UA President Robert Robbins speaks with student media during first-day rounds
Dr. Robert Robbins, the new UA president, is interviewed by members of student media. Robbins emphasized his goal of becoming engaged with students and campus life.
Dr. Robert Robbins officially took to his new office as the University of Arizona’s 22nd president Thursday, June 1, with an inauguration in front of Old Main and a meeting with student groups and media.
In addition to meeting with Matt Lubisich, president of the Associated Students of the University of Arizona, Robbins sat down to talk with members of KAMP, UATV and the Daily Wildcat.
“I want to engage,” Robbins said. “I think the way that I’d like to do that is be accessible, be on the campus and just keep my finger on the pulse and stay informed.”
So far, Robbins has stated the main characteristic of his presidency will be interacting with students. Part of his role will be listening to and addressing student concerns, not only from individuals on campus, but in meetings with student groups like ASUA.
“We basically got to know each other a little bit,” Lubisich said. “Kinda talked to him about some student issues.”
Lubisich said they covered several student concerns during their 40-minute meeting including Deferred Action for Childhood Arrivals, sustainability, deferred maintenance and sexual assault.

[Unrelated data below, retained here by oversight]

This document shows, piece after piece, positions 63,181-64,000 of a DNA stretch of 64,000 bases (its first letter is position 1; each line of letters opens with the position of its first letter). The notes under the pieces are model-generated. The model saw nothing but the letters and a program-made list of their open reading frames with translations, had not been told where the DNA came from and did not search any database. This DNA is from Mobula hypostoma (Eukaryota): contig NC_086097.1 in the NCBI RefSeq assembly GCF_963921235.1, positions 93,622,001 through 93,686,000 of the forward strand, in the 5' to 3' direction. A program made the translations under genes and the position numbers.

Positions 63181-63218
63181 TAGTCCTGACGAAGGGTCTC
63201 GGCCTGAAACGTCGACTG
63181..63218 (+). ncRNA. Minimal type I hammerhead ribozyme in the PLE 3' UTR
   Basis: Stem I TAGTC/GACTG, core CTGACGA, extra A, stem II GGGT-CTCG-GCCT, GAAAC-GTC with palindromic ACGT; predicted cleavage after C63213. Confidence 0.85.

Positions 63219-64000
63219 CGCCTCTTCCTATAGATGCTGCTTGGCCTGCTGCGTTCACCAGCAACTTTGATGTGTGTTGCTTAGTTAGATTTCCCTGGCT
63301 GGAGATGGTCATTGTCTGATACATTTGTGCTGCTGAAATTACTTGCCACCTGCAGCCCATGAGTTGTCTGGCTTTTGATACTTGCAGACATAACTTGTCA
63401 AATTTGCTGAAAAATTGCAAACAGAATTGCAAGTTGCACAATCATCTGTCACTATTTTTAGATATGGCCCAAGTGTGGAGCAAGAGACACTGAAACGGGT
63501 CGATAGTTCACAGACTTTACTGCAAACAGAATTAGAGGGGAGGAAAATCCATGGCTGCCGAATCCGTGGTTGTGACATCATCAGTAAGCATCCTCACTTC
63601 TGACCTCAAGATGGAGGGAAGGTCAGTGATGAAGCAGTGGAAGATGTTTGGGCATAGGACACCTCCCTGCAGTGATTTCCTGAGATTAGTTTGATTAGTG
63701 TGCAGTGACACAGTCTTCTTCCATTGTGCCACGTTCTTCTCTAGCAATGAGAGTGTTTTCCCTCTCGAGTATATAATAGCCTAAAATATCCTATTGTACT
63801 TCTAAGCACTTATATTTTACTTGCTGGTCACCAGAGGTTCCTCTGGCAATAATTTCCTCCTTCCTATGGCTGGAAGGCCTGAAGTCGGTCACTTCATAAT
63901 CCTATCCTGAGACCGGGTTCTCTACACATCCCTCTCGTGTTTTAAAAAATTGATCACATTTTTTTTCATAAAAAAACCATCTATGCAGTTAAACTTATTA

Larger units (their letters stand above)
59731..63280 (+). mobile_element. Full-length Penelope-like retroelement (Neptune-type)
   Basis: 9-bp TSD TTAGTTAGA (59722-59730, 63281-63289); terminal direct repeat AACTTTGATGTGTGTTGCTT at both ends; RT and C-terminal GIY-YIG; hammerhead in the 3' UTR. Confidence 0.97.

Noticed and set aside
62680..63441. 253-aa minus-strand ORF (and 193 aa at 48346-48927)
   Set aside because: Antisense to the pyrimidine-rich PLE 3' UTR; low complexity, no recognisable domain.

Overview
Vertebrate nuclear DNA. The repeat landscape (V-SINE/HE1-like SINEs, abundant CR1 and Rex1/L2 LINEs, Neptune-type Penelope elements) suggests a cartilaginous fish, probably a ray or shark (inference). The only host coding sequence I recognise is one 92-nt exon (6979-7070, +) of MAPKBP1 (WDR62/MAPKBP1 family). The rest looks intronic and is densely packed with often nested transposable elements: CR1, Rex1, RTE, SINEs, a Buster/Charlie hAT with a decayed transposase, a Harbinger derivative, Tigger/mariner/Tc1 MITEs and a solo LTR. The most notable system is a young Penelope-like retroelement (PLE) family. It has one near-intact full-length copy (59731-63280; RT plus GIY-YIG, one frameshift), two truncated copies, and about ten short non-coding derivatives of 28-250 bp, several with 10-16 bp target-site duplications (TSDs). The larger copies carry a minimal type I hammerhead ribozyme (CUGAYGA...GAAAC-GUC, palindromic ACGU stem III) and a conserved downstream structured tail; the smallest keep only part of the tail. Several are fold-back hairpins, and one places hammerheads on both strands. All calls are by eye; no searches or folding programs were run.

DACA students have been concerned about their status and safety on campus, concerns of which culminated with a protest held during the Arizona Board of Regents meeting on the UA campus in April. Students called for the college to declare itself a sanctuary campus, a movement to which regents were not receptive.
“We want to protect all of our students,” said Robbins. “If students choose to come to get their education at UA, we want to make it safe and a positive learning environment—a culture that is respectful to every individual and all groups.”
That said, Robbins said the law prohibits the UA from declaring itself under sanctuary status. How he plans on addressing those students’ concerns is unclear.
Still, Robbins is looking for ways to improve the quality of education and university resources.
“He seems like he likes to attack problems head on,” Lubisich said. “Everything I had to talk to him about, he was asking really good questions, really informative questions.”
Lubisich said Robbins took particular interest in concerns about sexual assault and deferred maintenance as it pertains to students.
While the university recently received new funding to address maintenance projects, some of the issues come down to student safety and comfort, which align with Robbins’ concerns.
“I think he’s going to be a lot more receptive to students,” Lubisich said. “I think students are going to be well aware of what’s going on in the administration.”
In addition to student concerns, Robbins has heard concerns from staff and faculty, which he said includes decreases in grant and state funding as well as faculty recruitment and retainment.
Lubisich is optimistic about Robbins’ presidency and plans to hold him accountable to his meetings with students, and plans on relaying to students what’s going on in the UA Office of the President.